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07/29/97 EUGENE MITCHELL AND YVONNE MITCHELL v.

SUPERIOR COURT OF PENNSYLVANIA


July 29, 1997

EUGENE MITCHELL AND YVONNE MITCHELL, H/W
v.
GRAVELY INTERNATIONAL, INC., AND NIEMEYER CORPORATION; APPEAL OF: EUGENE MITCHELL

Appeal from the ORDER ENTERED December 27, 1995, in the Court of Common Pleas of DELAWARE County, CIVIL, No. 93-16145. Before KOUDELIS, J.

Appeal from the Order of the Court of Common Pleas of Delaware County, Civil Division at No. 93-16145. Before KOUDELIS, J.

Before: Del Sole, Popovich and Olszewski, JJ. Opinion BY Olszewski, J. Dissenting Opinion by Popovich, J.

The opinion of the court was delivered by: Olszewski

Filed July 29, 1997

OPINION BY OLSZEWSKI, J.:

Appellant Eugene Mitchell appeals from the trial court's December 27, 1995, order which vacated a $532,000 jury verdict entered in his favor and granted a new trial to appellees, Gravely International, Inc. (Gravely) and Niemeyer Corporation (Niemeyer). We reverse.

This matter originates from Mitchell's October 31, 1991, grievous fall from a mowing tractor manufactured by Gravely and owned, distributed and supplied by Niemeyer. Mitchell was operating the machine during the course of his employment with the Convent of Our Lady of Angels (the convent), to whom Niemeyer had supplied the mower for a sales demonstration. At the time of the accident, Mitchell had just washed the machine and was driving along a paved road leading to the convent's garage. Mitchell testified at trial that the mower suddenly accelerated and struck the curb, hurling him from the driver's seat. Most unfortunately, appellant sustained serious bodily injuries as a result of the accident, including broken facial bones and a permanent loss of cognitive abilities. Subsequently, Mitchell filed an action based upon strict products liability against Gravely and Niemeyer plus a negligence claim against Niemeyer, alone, for failing to properly maintain the mower. Following a trial on the matter, a jury found against both defendants. The defendants filed post-trial motions demanding a new trial. Said motions were granted by order of the trial court dated December 27, 1995, and this appeal follows.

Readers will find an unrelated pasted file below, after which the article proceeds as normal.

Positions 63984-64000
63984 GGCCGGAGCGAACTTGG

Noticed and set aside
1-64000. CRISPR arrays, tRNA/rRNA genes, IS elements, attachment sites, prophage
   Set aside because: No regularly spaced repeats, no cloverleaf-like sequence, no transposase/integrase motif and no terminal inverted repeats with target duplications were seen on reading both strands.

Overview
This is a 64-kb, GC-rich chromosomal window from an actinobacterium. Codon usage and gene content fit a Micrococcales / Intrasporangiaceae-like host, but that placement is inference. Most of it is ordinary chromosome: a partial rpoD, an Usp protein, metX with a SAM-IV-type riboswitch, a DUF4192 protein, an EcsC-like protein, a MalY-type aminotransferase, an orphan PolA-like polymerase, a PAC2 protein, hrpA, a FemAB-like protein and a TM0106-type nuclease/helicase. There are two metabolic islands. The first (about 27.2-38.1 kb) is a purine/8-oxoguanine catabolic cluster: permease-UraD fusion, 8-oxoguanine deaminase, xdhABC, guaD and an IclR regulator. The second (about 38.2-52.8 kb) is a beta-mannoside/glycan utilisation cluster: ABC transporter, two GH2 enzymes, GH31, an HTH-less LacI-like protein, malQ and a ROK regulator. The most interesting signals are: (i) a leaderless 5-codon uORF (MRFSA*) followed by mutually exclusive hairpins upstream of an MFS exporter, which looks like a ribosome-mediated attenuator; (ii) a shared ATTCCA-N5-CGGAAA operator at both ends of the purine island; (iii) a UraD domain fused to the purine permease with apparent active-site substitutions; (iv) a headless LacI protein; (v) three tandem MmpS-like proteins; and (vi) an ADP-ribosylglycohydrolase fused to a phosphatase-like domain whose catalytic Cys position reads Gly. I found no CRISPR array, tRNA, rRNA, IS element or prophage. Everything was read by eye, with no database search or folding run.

At the outset, we note that the decision whether to order a new trial is one that lies within the discretion of the trial court. Coker v. S.M. Flickinger Co., 533 Pa. 441, 625 A.2d 1181 (1993). Moreover, unless the trial court grossly abuses its discretion or commits an error of law, its determination must stand. Id. Instantly, the trial court based its decision to grant a new trial upon its determinations that it had erred in: (1) allowing Mitchell to call Sister Mary Regis, an elderly nun at the convent, to testify in rebuttal to defense experts' opinions, and (2) accepting the jury's verdict even though the jury twice acted in violation of the trial court's charges. We find that the trial court committed errors of law and grossly abused its discretion in reaching both of the above Conclusions. Accordingly, we reverse the December 27th order.

First, the trial court determined that Sister Regis's testimony was improper for rebuttal and, as such, that it had erred in allowing the nun to testify. We disagree. "The admission or rejection of rebuttal evidence is within the sound discretion of the trial Judge." Neal by Neal v. Lu, 365 Pa. Super. 464, , 530 A.2d 103, 110 (1987) (quotation omitted). Moreover, our Supreme Court has stated that "rebuttal is proper where facts discrediting the proponent[']s witnesses have been offered." Flowers v. Green, 420 Pa. 481, , 218 A.2d 219, 220 (1966) (quoting Schoen v. Elsasser, 315 Pa. 65, 66, 172 A. 301, 302 (1934)). Instantly, Sister Regis's testimony was limited to facts which discredited appellees' witnesses.